She likes how Jack leans against the partition when he asks his next question: something about how often she's getting her lunches these days. If the window wasn't there, she would be whispering directly into Jack's ear, but instead their bodies are flat against the wall between them. She can feel -- distantly -- the heat of his arm, and see the curve of his throat inches away. If she lowers her voice again, she might be able to make him come closer.

She presses her mouth nearer to the glass, leaving rings of fog behind.

Jack is careful not to touch the glass with his own cheek; he places a brown-leather glove between his face and the wall, so there's not even a smudge of oil from his hair left behind. Not like Rosie, who leaves an off-round nose print, matched by Posie, who scoots up to join her. "Have you been outside your room very much, Rosie?"

"Sometimes." She doesn't know what's important to her new friend, so she lists everything anyway, just in case. "Sometimes the nurses bring us to the Clean Room. Posie doesn't like it there. She says it's too cold."

"Does your sister ever talk?"

Automatically, Rosie covers Posie's hand with her own. Posie burrows closer against her. Rosie doesn't like it when people start looking at her sister funny, but Posie seems drowsy still, boneless as a warm cat about to slide back into a nap.

That's enough reassurance, and Rosie's worries are sated. "I can answer for both of us," she promises stubbornly anyway, just in case Jack gets any funny ideas.

Jack inclines his head in agreement. "Do you know anything about a girl named Gretel?" The questions are patient, but something in his wild, hungry face is not; there is a tension in the boy's smile that draws his lips up a little too high around his teeth, even though his voice does not change at all. "What about a girl named Red?"

Rosie fidgets, not trying to reveal her boredom. It's not fun to talk about other people. Jack should be asking about Posie, or about Rosie, or telling more stories about the Outside. But answering questions is better than him finding someone else to talk to, so Rosie listens to the list of demands.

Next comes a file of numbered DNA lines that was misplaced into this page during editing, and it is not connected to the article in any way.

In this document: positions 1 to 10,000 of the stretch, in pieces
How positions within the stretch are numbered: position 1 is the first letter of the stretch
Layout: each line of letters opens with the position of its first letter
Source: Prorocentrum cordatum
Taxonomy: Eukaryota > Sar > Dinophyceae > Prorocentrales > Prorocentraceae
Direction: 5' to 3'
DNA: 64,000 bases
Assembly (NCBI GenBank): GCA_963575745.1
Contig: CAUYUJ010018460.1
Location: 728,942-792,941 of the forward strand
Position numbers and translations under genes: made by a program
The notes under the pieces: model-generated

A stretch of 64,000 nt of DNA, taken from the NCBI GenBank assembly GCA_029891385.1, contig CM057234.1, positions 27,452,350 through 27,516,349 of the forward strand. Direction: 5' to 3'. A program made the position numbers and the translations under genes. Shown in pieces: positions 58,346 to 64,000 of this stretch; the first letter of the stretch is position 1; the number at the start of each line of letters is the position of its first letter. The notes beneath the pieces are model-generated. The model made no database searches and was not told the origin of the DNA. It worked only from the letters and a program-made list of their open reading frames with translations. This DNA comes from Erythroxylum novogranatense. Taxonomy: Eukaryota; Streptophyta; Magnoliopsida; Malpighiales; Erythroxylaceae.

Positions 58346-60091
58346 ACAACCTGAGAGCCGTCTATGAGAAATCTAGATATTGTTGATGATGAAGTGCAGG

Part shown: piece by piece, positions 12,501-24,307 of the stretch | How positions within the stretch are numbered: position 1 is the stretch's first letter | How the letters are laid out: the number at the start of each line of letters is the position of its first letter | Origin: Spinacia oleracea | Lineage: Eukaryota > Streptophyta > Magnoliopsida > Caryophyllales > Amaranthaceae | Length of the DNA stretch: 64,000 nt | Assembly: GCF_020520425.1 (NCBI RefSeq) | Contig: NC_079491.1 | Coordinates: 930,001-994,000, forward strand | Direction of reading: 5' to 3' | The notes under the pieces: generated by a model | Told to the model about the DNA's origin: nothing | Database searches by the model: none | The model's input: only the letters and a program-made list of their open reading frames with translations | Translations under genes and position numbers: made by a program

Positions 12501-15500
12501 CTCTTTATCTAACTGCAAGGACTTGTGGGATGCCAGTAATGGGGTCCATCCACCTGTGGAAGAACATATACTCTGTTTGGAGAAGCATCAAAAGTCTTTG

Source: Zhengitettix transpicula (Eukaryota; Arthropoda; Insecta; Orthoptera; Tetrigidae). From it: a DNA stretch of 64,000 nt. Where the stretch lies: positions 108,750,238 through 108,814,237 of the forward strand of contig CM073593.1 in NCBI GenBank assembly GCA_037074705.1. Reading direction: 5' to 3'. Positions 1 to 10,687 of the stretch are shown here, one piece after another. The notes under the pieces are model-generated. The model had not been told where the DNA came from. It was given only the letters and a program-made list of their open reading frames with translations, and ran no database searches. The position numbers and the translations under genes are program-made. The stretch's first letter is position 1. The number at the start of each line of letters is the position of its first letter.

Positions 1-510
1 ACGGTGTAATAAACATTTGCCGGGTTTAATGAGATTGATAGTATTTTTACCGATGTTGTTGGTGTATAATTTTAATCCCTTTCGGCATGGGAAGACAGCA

The tiny face appears again over Jack's shoulder. As Rosie watches, its miniature nose wrinkles up, and gives a disdainful sniff.

"I haven't met either of them before," she insists, wondering if the creature is like Posie, if Jack has someone important to him as well that he brings with him wherever he goes. She can understand that -- a little -- except that the other girl doesn't look as nice as Posie, or as friendly.

Whenever Rosie has something she needs to get rid of, she puts it down the disposal chute in the corner of her room. The chute is full of funny-smelling steam that makes her feel sick if she breathes it too long, but every time she puts her dishes down the chute, they go away and she never sees them again. Once Rosie wondered how much the disposal could hold, and stuffed the top sheet of their bed, the middle sheet, two pillows, and one of Posie's shoes down before getting tired and resting; when she woke up, everything had been replaced with things that were new.

She wonders what would happen if she put the little girl on Jack's shoulder down there, if he would notice. Rosie is much better conversation than the other girl. It would only take a few seconds to get rid of her, and then she'd never come back.

"What's her name?" she asks on impulse, pointing a finger straight at the creature.